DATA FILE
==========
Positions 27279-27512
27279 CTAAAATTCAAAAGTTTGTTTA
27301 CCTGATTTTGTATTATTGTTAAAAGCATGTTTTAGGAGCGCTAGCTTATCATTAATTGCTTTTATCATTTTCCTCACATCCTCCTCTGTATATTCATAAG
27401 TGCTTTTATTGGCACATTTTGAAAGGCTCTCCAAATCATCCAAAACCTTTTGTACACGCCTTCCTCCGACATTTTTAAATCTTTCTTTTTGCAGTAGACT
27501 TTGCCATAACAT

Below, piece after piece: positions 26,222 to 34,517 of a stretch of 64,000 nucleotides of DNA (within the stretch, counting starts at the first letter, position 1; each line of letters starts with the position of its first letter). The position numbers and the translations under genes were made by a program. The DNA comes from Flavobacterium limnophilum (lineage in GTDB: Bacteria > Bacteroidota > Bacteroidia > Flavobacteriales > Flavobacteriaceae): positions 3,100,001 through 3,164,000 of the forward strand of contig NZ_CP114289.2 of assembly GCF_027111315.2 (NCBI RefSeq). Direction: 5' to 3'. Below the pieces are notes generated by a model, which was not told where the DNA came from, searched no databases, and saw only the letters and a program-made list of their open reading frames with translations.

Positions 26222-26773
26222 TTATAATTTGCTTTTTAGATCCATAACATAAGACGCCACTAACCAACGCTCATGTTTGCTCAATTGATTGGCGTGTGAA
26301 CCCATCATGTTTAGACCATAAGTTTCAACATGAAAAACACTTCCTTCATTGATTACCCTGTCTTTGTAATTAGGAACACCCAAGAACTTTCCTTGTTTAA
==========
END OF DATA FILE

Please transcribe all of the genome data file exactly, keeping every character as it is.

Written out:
Positions 27279-27512
27279 CTAAAATTCAAAAGTTTGTTTA
27301 CCTGATTTTGTATTATTGTTAAAAGCATGTTTTAGGAGCGCTAGCTTATCATTAATTGCTTTTATCATTTTCCTCACATCCTCCTCTGTATATTCATAAG
27401 TGCTTTTATTGGCACATTTTGAAAGGCTCTCCAAATCATCCAAAACCTTTTGTACACGCCTTCCTCCGACATTTTTAAATCTTTCTTTTTGCAGTAGACT
27501 TTGCCATAACAT

Below, piece after piece: positions 26,222 to 34,517 of a stretch of 64,000 nucleotides of DNA (within the stretch, counting starts at the first letter, position 1; each line of letters starts with the position of its first letter). The position numbers and the translations under genes were made by a program. The DNA comes from Flavobacterium limnophilum (lineage in GTDB: Bacteria > Bacteroidota > Bacteroidia > Flavobacteriales > Flavobacteriaceae): positions 3,100,001 through 3,164,000 of the forward strand of contig NZ_CP114289.2 of assembly GCF_027111315.2 (NCBI RefSeq). Direction: 5' to 3'. Below the pieces are notes generated by a model, which was not told where the DNA came from, searched no databases, and saw only the letters and a program-made list of their open reading frames with translations.

Positions 26222-26773
26222 TTATAATTTGCTTTTTAGATCCATAACATAAGACGCCACTAACCAACGCTCATGTTTGCTCAATTGATTGGCGTGTGAA
26301 CCCATCATGTTTAGACCATAAGTTTCAACATGAAAAACACTTCCTTCATTGATTACCCTGTCTTTGTAATTAGGAACACCCAAGAACTTTCCTTGTTTAA